Interviews aren’t the easiest to prepare for. They can be intimidating and it’s natural to feel nervous, I know I normally feel anxious before any interviews I attend. There is one piece of advice I give to anyone going for an interview: Always have some questions to ask at the end!
Surprisingly, many people don’t think about doing this. Either they don’t want to give the interviewer the impression that they lack understanding about the role or maybe they can’t think of anything that hasn’t already been covered in the meeting. But it’s much better to pose a question or two than not say anything.
Interviewers expect candidates to have a few questions. It’s an indication of inquisitiveness and eagerness. It also demonstrates that the candidate has been listening and has follow up queries to better understand the responsibilities of the job and the culture of the company.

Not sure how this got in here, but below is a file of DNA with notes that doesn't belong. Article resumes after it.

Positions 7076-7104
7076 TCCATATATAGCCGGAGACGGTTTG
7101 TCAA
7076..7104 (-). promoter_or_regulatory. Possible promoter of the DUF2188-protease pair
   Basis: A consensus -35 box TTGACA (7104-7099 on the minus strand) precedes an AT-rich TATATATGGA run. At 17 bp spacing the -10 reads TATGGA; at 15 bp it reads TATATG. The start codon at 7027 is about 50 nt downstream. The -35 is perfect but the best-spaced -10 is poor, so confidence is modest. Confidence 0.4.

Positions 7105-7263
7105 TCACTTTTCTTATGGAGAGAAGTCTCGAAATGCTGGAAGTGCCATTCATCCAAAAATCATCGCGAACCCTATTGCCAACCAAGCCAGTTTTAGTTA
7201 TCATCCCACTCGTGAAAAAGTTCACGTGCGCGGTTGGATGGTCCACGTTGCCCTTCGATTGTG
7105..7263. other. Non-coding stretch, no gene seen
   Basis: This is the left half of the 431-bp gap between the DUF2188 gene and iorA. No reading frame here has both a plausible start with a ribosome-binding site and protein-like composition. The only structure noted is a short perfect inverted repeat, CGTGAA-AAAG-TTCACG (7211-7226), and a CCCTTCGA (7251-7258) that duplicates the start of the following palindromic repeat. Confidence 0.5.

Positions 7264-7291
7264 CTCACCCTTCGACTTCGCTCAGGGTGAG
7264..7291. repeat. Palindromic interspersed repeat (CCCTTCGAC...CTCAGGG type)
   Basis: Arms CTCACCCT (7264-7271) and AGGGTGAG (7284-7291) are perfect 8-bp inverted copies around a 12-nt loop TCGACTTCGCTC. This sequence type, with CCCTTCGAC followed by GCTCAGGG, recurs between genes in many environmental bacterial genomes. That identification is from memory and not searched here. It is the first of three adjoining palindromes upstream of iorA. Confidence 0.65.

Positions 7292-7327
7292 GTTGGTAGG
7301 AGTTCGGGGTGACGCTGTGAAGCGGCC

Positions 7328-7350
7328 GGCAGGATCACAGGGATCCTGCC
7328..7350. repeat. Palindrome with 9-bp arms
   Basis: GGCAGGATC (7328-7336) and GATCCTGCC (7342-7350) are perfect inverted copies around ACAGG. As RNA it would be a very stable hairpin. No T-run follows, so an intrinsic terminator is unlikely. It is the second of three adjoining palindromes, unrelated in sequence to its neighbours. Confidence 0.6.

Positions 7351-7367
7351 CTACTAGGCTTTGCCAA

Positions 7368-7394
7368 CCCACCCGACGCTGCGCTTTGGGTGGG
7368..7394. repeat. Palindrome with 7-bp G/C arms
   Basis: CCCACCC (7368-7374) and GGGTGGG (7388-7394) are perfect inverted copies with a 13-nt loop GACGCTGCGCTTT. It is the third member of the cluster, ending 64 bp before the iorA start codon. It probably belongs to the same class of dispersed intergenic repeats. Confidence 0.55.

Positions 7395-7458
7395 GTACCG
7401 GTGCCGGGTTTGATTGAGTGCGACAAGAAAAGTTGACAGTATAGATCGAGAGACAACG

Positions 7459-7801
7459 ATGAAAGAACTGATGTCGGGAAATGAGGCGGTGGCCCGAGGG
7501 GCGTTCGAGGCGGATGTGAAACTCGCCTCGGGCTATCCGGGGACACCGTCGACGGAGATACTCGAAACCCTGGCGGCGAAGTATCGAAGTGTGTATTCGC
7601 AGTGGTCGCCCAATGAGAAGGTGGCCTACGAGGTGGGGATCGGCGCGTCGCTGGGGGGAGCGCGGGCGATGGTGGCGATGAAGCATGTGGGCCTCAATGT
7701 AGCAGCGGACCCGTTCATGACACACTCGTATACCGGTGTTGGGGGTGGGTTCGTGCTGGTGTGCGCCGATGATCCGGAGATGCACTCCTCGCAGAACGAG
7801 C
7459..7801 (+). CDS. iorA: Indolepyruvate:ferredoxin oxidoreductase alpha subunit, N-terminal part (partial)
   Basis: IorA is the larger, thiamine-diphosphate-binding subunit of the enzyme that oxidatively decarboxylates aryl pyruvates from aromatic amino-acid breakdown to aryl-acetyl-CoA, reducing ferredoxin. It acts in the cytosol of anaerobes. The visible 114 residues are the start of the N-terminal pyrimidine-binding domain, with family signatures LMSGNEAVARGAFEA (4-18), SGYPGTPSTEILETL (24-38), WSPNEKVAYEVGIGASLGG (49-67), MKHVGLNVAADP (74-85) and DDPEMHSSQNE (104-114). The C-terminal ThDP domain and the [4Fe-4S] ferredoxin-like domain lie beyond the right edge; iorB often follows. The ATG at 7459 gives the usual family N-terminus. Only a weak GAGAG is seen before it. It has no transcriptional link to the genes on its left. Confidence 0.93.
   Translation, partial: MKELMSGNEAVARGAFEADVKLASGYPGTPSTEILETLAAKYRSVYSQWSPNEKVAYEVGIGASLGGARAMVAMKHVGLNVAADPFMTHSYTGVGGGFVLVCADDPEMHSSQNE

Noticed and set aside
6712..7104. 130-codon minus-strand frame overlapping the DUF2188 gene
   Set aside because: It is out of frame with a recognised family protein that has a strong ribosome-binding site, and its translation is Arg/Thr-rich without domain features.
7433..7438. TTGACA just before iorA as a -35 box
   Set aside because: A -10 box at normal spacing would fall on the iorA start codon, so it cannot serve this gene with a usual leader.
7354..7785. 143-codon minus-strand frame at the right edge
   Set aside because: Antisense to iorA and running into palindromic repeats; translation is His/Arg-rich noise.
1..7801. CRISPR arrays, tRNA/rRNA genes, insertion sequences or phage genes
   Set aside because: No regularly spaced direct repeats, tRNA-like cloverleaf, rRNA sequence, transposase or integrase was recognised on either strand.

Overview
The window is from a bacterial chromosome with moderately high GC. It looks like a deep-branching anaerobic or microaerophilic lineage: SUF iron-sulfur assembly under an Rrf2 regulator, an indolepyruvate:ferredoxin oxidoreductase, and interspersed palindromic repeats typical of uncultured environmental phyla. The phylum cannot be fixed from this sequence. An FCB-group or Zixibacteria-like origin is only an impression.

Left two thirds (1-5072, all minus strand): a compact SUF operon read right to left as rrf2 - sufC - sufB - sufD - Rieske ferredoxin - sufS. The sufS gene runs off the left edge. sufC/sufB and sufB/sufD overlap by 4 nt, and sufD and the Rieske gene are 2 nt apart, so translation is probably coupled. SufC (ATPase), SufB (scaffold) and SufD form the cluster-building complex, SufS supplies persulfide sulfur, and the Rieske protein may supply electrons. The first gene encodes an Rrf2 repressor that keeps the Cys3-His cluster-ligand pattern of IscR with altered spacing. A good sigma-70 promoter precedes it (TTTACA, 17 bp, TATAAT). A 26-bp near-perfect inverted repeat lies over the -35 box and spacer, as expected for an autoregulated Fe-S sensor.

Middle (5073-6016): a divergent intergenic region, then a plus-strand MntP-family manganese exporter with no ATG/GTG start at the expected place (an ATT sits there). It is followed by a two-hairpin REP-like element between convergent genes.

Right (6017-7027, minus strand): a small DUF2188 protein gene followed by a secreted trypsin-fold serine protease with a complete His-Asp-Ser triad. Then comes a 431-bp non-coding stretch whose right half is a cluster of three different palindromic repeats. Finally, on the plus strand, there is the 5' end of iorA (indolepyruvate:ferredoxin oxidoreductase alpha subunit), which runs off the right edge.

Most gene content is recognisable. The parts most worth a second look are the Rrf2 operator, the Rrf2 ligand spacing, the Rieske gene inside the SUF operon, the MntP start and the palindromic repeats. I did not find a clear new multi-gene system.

That one all important question
And do you want to know the one important question I would always ask at an interview? It’s simple but opens up a lot of avenues of thought because it tells you a lot about what it will be like to work there and it also gives the interviewer an insight into where your priorities lie when it comes to joining a company.
The question is actually a two-parter: How would you describe the team dynamic and in what ways is teaming encouraged?
Why do I think this question is so essential? Honestly, it just comes down to the fact that when joining any team, I want to know as much about it before I decide to commit myself. I want to know what the people in that team are like, how well they work with each other, if they have any challenges with team work or if there are any ways that they could collaborate better. By asking this question I can get an insider perspective of what it would be like to be a part of that team, and whether it’s a group of people I could work well with.
By asking this one straightforward question you will be able to surmise whether it’s the right place for you and how well you fit into the team and the environment.